There is a reason that the “wall of separation between church and state” cannot take down the Bladensburg Peace Cross memorial. Yet, even SCOTUS seems unaware of the fundamental, profound conflict hidden in that so-called wall.

First a little background.

The Bladensburg Cross is a 40-foot tall memorial to World War I war dead that stands in a major intersection in Bladensburg, Maryland. The American Humanist Society sued to have the monument torn down or moved because they claim it violates the separation of church and state. The case is now pending before the Supreme Court. According to media reports, the Court seems to be looking for a “narrow way” to allow the monument to remain.

“USA Today‘s Richard Wolf says that the justices may opt for middle ground here because they know crosses like these are unconstitutional, but they also don’t want to deal with the firestorm of taking this one down. Wolf said they may decide to “grandfather” in the Bladensburg Cross, allowing it to remain up because it’s been there for decades, while forbidding future crosses of the same nature.”

The case reveals the profound difficulties in legally maintaining this “wall” through federal courts and the inherent incongruencies in the very concept.

Let’s Keep This Simple

Some believe that God created man, others believe that man created God. We are all believers. Every human being has a world view, or belief system, or way of seeing things. It is the lens through which we view our universe and by which we attach value to things. We are each a “believer” at this most basic level. Indeed, it is so fundamental we live it every day but only rarely think of it. So –

The Wall of Separation Is Dead

It is at least clear that all of these various views have all the functional characteristics of religion. Each of us has our own mindset or viewpoint, and most of us try to win over converts to our way of thinking. It is proper to call these different beliefs “religions” because no one can prove his particular religion (let’s call a spade a spade) is the most correct view. They are all based on belief.

The final nail in the coffin that was once a wall, is this: We write a law with the goal of obtaining some public “good,” What is “good” depends upon the values of the belief system writing that law. Therefore, whether intended or not, that law imposes that religion upon the public. This means that secularism is not fully attainable. The issue is raised anew by a memorial to forty-nine men who died serving their country.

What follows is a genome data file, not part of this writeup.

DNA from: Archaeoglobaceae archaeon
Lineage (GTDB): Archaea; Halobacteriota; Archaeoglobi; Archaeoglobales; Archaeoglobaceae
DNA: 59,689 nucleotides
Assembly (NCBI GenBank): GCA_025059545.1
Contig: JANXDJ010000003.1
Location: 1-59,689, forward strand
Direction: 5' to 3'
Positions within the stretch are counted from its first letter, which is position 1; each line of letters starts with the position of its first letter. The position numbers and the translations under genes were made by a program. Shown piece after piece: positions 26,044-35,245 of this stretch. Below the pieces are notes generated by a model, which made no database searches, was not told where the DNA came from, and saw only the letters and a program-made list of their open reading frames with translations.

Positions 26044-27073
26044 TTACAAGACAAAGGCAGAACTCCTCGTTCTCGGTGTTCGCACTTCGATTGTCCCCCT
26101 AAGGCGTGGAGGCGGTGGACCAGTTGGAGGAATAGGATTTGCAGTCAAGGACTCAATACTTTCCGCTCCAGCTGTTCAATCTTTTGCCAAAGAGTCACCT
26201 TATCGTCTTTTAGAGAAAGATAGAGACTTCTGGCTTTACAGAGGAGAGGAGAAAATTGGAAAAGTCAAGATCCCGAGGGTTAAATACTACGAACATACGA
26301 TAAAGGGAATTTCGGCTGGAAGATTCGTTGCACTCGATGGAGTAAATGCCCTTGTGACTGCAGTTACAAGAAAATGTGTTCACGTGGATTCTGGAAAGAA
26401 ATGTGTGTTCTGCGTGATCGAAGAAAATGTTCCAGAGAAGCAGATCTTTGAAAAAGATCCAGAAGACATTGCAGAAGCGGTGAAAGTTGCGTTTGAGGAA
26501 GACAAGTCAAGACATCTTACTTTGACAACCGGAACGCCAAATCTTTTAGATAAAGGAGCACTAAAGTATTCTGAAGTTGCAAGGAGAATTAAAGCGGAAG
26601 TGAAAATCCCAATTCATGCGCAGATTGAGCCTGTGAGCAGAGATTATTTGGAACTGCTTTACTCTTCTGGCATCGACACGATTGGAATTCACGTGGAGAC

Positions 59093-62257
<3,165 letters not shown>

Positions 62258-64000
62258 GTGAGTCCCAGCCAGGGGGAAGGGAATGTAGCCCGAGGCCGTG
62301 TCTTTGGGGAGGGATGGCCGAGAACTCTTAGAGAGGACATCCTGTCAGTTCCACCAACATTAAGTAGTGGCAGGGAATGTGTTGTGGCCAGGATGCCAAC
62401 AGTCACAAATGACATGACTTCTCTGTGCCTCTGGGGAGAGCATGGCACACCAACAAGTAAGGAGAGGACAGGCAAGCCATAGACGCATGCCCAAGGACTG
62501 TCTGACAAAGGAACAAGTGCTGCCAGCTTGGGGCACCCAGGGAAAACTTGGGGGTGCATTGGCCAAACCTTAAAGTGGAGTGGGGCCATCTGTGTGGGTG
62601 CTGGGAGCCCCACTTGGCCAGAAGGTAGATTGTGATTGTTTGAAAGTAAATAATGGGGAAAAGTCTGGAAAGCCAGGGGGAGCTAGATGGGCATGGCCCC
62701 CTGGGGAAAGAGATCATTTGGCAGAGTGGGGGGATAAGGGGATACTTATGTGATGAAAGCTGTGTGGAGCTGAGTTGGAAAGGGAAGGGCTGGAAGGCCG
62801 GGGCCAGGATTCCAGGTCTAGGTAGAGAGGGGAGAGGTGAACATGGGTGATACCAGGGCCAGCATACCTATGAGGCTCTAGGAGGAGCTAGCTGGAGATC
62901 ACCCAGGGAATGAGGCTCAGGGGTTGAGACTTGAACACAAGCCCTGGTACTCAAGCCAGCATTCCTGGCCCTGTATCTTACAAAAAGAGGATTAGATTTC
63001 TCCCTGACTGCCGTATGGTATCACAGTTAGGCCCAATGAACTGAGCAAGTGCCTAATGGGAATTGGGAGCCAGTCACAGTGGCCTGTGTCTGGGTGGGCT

Meanwhile, the most profound symbol of life, the fetus, finishes off the wall. The abortion debate is undeniable proof of this collision of religion. And the wall of separation has vanished into the illogical oblivion from whence it came. We can never fully separate church and state. So what must we do?

Let Freedom Reign

No legal theory will permit any one religion to prevail under the US Constitution. But SCOTUS has ignored the vertical separation of powers and assumed jurisdiction.

But wasn’t it appropriate for the supreme federal court to act on federal constitutional issues? Yes and no. The tenth amendment’s plain language gave this jurisdiction to states, counties and cities. Not only that, the First Amendment says: “Congress shall make no law…”. But they have. That’s when SCOTUS should have told Congress: “unconstitutional – you have no jurisdiction”. (The judicially contrived 14th Amendment incorporation doctrine notwithstanding.)

My suggestion to SCOTUS is just back away and let the states deal with it. My suggestion to the states is to leave the issues to the counties. And to the counties: let the cities deal with these issues. When you visit Spain you expect to see crosses. So let the locals decide what the locals will see as they drive their streets. Let’s celebrate diversity. Let’s celebrate liberty!

It’s simple! Let’s have freedom!

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